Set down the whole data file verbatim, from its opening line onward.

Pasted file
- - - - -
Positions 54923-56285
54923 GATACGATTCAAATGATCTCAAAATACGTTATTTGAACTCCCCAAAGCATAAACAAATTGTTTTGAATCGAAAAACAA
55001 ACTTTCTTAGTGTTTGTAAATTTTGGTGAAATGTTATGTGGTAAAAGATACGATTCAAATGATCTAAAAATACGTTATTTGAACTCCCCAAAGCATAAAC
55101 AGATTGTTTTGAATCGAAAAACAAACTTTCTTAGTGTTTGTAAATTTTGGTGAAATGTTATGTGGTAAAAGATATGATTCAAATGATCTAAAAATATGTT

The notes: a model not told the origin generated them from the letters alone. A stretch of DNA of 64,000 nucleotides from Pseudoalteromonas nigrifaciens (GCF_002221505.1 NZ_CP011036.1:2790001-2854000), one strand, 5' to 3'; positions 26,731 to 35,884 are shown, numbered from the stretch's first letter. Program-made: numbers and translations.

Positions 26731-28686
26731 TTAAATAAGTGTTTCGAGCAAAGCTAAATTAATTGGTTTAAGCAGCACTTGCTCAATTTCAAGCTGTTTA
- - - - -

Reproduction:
Positions 54923-56285
54923 GATACGATTCAAATGATCTCAAAATACGTTATTTGAACTCCCCAAAGCATAAACAAATTGTTTTGAATCGAAAAACAA
55001 ACTTTCTTAGTGTTTGTAAATTTTGGTGAAATGTTATGTGGTAAAAGATACGATTCAAATGATCTAAAAATACGTTATTTGAACTCCCCAAAGCATAAAC
55101 AGATTGTTTTGAATCGAAAAACAAACTTTCTTAGTGTTTGTAAATTTTGGTGAAATGTTATGTGGTAAAAGATATGATTCAAATGATCTAAAAATATGTT

The notes: a model not told the origin generated them from the letters alone. A stretch of DNA of 64,000 nucleotides from Pseudoalteromonas nigrifaciens (GCF_002221505.1 NZ_CP011036.1:2790001-2854000), one strand, 5' to 3'; positions 26,731 to 35,884 are shown, numbered from the stretch's first letter. Program-made: numbers and translations.

Positions 26731-28686
26731 TTAAATAAGTGTTTCGAGCAAAGCTAAATTAATTGGTTTAAGCAGCACTTGCTCAATTTCAAGCTGTTTA